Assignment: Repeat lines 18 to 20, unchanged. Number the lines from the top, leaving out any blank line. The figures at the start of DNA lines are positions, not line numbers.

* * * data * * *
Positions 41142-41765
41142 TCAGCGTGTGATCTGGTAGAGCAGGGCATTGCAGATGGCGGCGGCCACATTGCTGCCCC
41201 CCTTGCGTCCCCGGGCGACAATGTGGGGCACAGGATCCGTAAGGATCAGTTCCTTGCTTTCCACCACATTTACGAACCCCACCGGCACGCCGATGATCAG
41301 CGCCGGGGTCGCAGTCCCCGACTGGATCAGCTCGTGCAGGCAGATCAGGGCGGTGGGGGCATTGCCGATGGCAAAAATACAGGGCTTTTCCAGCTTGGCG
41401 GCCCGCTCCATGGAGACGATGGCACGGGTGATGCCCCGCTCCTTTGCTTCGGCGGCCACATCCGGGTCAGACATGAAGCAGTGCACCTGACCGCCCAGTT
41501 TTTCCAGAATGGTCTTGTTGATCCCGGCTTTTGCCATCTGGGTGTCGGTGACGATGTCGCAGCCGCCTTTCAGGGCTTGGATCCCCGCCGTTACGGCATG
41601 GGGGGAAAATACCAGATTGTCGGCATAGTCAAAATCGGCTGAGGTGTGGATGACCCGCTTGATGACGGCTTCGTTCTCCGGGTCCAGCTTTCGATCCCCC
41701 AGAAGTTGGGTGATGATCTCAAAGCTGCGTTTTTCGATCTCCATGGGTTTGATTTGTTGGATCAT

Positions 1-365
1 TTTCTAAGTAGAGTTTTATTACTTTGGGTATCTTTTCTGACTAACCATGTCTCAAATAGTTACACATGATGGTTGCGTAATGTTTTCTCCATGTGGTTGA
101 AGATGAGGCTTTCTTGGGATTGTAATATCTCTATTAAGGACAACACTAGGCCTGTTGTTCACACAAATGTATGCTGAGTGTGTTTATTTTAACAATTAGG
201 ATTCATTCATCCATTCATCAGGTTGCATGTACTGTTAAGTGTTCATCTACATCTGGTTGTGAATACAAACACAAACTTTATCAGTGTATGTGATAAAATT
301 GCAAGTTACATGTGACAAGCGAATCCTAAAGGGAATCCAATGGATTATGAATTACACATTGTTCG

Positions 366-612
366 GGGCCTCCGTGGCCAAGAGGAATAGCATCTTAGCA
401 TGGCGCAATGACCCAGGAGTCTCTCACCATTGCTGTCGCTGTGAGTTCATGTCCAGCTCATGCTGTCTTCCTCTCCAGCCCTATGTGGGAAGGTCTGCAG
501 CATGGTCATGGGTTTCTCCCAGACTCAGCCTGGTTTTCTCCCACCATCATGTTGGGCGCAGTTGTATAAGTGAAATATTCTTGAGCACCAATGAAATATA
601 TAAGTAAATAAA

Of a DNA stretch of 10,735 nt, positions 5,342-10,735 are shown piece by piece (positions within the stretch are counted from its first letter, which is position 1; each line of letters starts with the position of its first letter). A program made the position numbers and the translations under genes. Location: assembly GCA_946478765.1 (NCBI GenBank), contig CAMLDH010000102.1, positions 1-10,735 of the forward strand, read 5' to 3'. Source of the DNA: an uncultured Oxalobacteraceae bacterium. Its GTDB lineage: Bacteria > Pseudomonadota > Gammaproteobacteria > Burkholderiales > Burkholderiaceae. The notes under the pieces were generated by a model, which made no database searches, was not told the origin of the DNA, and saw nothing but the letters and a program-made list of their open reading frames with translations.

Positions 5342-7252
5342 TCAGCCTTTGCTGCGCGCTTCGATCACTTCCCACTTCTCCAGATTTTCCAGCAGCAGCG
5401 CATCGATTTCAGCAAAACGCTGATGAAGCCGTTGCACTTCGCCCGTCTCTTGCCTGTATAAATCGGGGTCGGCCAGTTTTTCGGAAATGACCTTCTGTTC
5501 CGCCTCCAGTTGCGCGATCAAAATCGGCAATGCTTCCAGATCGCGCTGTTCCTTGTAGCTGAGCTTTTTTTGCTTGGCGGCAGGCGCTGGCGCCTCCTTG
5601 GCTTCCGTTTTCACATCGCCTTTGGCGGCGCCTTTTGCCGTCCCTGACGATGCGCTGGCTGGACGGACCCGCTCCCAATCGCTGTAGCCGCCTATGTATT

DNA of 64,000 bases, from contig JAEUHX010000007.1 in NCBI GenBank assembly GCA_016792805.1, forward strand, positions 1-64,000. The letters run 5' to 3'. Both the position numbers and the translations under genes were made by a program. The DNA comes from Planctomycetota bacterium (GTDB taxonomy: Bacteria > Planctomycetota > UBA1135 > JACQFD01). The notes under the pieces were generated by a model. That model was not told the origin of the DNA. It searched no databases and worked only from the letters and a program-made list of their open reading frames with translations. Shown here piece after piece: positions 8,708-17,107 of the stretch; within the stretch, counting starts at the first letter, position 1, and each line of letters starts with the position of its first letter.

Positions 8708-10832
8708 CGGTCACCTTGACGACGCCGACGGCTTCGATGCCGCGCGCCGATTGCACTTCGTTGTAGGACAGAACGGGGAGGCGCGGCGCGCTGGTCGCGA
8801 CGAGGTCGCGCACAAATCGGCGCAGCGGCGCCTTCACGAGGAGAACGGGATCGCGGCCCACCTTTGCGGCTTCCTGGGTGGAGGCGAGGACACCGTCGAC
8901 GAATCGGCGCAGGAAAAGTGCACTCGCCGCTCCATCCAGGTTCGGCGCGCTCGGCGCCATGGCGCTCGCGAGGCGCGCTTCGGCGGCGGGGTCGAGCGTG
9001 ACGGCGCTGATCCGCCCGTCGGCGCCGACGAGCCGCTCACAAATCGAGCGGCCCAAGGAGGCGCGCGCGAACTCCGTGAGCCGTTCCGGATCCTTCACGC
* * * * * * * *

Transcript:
601 TAAGTAAATAAA

Of a DNA stretch of 10,735 nt, positions 5,342-10,735 are shown piece by piece (positions within the stretch are counted from its first letter, which is position 1; each line of letters starts with the position of its first letter). A program made the position numbers and the translations under genes. Location: assembly GCA_946478765.1 (NCBI GenBank), contig CAMLDH010000102.1, positions 1-10,735 of the forward strand, read 5' to 3'. Source of the DNA: an uncultured Oxalobacteraceae bacterium. Its GTDB lineage: Bacteria > Pseudomonadota > Gammaproteobacteria > Burkholderiales > Burkholderiaceae. The notes under the pieces were generated by a model, which made no database searches, was not told the origin of the DNA, and saw nothing but the letters and a program-made list of their open reading frames with translations.

Positions 5342-7252